For the Superunknown 30th Anniversary, let’s put the seminal Soundgarden album up against the rest of the band’s wide-ranging discography.

 

But first? Historical context! Soundgarden unleashed Superunknown on the world on March 8, 1994. It’s their fourth studio album, third major-label album, and second album to be released since 1991, the year their hometown of Seattle put grunge on the map. All three of these qualifiers are important; that’s why I mentioned them. But it’s the third one that’s the most important of all.

 

By the time ’90s rock fans were flipping their Far Side calendars from 1993 to 1994, alternative rock had been the flavor of the month for a few years. Soundgarden, Nirvana and Pearl Jam all released groundbreaking albums in 1991. Alice In Chains did the same in 1992, with their sophomore release, Dirt. 1993 saw Nirvana and Pearl Jam drop big sophomore albums. But what of Soundgarden?

They waited a bit longer. And it paid off.

 

Superunknown Anniversary: Is Soundgarden’s Breakthru the Best?

That bit of extra time Soundgarden took with Superunknown (due mostly to clashes with producer Michael Beinhorn) slowed down the creative process. Whether they liked it or not, the band had more time to breathe. And the scene did, too. So by the time March of ’94 rolled around, Soundgarden were in the right place at the right time, ready to break on through with Superunknown.

 

Of the Big Four Seattle grunge bands, I’d argue Soundgarden grew the most from an evolutionary standpoint over their first decade as a band. Go back to their debut EP, 1987’s Screaming Life. The released has been described as “proto-grunge.” When I cue it up, I hear metal. Because at their nucleus, Soundgarden was always a metal band, sonically. Even as their sonic DNA combined and recombined over the years.

 

Flash forward to 1994, and Soundgarden has knitted that musical genetic material of grunge, metal, and alternative rock into an album that would yield 5 charting singles (which we’ll dive into below) over a 12-month period and go on to sell over six million copies. One of those singles, “Black Hole Sun,” would cracked the Top 25 of the Billboard Radio Songs chart. Which means Kim Thayil’s ripper of a guitar solo got played on Top 40 radio. How metal is that?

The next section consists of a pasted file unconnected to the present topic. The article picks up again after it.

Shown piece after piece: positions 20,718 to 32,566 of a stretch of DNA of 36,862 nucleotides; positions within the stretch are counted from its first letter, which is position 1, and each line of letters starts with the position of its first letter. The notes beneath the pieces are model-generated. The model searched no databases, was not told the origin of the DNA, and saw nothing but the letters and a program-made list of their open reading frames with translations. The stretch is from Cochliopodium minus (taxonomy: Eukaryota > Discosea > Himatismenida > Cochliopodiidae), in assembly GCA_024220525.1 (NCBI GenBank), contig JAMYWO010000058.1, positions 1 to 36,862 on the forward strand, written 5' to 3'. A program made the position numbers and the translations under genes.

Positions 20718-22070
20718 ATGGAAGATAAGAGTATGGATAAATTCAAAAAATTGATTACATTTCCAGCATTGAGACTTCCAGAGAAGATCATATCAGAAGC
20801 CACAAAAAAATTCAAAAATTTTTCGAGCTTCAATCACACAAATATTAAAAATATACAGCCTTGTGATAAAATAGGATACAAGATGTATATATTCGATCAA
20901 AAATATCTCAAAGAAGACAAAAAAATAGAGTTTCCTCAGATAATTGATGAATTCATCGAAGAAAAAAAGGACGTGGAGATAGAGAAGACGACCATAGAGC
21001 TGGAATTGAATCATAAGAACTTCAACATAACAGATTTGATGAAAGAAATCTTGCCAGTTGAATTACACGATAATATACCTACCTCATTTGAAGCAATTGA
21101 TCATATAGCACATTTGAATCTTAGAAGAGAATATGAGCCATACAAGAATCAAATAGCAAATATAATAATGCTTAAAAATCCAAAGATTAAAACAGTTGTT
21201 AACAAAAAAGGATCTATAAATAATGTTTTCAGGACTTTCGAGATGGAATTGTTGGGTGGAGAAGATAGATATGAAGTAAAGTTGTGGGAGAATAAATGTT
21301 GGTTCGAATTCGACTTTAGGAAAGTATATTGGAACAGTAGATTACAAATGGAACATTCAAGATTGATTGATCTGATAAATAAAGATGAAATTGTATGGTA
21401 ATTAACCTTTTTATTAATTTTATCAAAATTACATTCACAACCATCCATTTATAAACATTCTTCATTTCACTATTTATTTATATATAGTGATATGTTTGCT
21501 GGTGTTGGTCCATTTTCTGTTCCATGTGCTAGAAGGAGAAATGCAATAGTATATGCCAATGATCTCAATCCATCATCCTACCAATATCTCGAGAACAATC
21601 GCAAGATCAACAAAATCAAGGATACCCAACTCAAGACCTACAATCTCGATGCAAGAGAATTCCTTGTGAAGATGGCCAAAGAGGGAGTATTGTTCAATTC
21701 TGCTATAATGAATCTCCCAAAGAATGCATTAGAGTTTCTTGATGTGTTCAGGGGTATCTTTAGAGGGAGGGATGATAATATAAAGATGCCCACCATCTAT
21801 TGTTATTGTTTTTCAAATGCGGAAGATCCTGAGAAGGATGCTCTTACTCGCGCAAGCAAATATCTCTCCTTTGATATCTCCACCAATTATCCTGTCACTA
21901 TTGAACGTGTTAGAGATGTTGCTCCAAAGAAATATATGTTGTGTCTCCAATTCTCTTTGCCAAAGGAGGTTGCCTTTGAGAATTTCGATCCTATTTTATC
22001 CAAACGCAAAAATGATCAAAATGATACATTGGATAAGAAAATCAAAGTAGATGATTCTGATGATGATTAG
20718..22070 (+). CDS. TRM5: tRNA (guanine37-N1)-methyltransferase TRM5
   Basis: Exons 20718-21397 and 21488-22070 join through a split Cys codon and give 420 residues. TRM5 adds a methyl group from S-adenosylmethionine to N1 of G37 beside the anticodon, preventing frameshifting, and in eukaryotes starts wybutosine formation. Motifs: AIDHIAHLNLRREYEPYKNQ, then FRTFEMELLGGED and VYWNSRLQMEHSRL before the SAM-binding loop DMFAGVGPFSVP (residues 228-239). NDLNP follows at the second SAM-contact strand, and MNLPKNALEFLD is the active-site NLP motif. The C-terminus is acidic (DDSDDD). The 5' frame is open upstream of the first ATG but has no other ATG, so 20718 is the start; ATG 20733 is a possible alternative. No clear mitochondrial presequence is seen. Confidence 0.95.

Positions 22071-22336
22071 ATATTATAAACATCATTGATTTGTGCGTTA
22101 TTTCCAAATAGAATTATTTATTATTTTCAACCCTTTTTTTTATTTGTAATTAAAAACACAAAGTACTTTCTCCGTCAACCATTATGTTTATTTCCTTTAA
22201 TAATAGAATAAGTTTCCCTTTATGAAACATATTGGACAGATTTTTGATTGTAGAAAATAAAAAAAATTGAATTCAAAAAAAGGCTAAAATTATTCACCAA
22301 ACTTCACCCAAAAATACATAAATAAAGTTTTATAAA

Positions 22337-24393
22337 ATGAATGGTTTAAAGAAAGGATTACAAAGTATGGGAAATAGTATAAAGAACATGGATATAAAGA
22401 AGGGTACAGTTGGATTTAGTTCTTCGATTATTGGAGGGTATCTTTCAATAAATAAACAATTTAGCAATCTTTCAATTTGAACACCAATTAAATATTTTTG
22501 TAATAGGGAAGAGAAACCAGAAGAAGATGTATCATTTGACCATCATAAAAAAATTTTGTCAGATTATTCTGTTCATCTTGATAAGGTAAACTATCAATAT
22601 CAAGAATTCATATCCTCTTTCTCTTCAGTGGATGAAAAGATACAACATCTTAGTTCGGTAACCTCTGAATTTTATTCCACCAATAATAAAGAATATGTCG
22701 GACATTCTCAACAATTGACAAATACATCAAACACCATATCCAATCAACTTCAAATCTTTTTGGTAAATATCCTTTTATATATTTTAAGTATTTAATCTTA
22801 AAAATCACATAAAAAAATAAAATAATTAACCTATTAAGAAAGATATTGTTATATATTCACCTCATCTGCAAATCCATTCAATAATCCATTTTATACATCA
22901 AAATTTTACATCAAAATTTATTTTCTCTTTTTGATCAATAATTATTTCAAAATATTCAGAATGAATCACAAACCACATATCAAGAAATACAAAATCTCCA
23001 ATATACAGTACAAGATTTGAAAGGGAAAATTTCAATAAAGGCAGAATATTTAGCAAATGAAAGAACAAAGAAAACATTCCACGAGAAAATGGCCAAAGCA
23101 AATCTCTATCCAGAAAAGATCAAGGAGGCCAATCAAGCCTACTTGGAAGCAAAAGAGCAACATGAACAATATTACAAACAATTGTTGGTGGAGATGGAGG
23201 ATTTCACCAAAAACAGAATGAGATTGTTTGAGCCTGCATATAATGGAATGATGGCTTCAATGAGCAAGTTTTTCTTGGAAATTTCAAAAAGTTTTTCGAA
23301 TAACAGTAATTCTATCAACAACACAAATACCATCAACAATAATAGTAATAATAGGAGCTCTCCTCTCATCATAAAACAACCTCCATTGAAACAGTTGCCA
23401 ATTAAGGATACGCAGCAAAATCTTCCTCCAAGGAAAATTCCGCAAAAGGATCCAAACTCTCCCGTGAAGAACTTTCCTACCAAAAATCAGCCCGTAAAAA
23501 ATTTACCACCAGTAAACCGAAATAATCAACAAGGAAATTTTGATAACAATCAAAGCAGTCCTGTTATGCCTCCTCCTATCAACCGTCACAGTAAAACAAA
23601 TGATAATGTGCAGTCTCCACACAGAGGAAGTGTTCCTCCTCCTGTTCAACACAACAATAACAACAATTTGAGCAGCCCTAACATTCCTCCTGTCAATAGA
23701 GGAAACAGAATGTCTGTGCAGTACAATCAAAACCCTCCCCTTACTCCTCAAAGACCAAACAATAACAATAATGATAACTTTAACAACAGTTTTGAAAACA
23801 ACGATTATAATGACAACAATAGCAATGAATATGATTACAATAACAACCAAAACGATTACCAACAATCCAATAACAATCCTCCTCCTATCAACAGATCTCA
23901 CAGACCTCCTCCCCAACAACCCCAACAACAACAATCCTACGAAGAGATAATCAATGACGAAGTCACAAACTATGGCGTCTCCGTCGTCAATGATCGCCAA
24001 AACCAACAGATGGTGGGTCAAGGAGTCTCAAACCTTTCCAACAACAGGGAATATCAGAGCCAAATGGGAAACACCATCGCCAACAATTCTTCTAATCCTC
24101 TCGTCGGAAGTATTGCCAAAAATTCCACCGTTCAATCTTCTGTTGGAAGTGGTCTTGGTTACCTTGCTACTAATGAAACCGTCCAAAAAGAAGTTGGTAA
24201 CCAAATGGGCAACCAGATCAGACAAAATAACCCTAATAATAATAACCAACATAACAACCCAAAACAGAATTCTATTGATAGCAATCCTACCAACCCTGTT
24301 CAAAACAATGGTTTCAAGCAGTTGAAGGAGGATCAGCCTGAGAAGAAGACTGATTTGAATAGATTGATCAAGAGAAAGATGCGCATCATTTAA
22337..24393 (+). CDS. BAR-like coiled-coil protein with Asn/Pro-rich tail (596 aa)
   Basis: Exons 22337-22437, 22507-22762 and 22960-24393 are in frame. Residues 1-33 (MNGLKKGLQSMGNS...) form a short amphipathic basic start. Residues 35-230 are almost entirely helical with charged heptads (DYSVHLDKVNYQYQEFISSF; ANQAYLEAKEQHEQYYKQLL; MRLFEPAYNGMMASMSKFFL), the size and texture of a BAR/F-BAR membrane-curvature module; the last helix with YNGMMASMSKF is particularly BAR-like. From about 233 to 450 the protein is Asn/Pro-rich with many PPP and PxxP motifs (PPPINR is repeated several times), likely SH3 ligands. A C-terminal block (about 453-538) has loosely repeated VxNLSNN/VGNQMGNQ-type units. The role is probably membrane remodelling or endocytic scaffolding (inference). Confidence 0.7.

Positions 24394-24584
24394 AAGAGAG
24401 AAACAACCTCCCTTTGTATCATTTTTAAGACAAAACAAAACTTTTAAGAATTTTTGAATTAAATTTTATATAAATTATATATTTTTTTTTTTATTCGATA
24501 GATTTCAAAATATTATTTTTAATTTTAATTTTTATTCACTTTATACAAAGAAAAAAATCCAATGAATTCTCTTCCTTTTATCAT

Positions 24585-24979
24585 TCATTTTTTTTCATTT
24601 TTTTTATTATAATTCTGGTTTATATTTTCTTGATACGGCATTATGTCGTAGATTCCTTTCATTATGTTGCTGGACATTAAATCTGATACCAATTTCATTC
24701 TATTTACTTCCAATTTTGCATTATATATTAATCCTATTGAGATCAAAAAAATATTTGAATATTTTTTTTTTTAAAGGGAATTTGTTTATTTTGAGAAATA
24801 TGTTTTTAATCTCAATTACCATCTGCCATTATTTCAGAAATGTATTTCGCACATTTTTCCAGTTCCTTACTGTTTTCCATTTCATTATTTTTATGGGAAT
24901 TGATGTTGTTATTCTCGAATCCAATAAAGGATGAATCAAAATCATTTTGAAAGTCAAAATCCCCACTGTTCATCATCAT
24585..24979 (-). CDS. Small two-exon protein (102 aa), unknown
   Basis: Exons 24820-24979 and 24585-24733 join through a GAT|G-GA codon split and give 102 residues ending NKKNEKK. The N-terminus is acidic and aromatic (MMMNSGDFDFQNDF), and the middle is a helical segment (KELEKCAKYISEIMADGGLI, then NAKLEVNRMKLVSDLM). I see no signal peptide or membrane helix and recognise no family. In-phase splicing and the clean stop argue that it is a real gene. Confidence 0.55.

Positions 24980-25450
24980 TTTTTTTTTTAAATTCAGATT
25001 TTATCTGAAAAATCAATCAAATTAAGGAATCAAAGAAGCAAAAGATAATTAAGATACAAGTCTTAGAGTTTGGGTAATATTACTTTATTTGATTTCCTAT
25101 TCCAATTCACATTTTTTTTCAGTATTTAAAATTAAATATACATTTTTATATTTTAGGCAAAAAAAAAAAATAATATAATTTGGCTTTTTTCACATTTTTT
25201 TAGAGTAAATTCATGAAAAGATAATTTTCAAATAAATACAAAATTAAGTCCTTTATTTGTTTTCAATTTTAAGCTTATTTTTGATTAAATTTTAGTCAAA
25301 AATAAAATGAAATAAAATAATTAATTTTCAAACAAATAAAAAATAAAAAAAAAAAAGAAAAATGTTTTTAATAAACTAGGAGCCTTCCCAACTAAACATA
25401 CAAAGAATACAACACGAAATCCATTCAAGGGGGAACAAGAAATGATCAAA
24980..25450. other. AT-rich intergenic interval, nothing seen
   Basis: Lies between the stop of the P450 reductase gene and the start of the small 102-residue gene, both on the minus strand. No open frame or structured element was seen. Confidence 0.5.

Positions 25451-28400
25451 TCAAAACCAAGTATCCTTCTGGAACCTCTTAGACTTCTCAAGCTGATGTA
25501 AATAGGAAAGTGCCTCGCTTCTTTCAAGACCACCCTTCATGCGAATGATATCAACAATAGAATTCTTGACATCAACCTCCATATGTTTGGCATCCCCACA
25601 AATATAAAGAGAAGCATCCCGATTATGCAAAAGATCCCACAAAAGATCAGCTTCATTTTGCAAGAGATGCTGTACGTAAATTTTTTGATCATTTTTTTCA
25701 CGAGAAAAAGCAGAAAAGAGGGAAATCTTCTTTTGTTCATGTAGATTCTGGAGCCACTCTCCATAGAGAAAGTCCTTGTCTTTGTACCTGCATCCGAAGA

But is it their best album? For years, I said no. It’s always been second best to Badmotorfinger for me. But looking back now, 30 years on, I think I’m ready to let that take evolve, much like Soundgarden evolved between those two releases. Fifteen tracks of wide-ranging rock spanning 70 minutes, and not a track or a minute I don’t love. Sometimes the biggest is the best. And I believe this is one of those times.

  • "Spoonman"

    “Spoonman” was the “taster.” That’s the single that gets released before the album drops. Artist the Spoonman is still smacking his spoons on the streets of Seattle as of 2024. Bless.

  • "The Day I Tried To Live"

    Shouts to my buddy Mike Khach. Years ago, when the two of us would crank this album on his CD boombox, he realized you could pan the track hard left or hard right and hear the two intertwined guitar parts in the intro distinctly.

  • "Black Hole Sun"

    Again, I love Thayil’s guitar solo here. It’s the band’s big hit, their crossover single. And he just dumps a heavy dose of shred right on top of it. Legend.

  • "My Wave"

    If you were lucky enough to grow up listening to the radio in Boston like I did, you had three radio stations that played Soundgarden in 1994. And at least two of them played this single.

  • "Fell On Black Days"

    Fun fact: there are actually two versions of this song! This is one of them.

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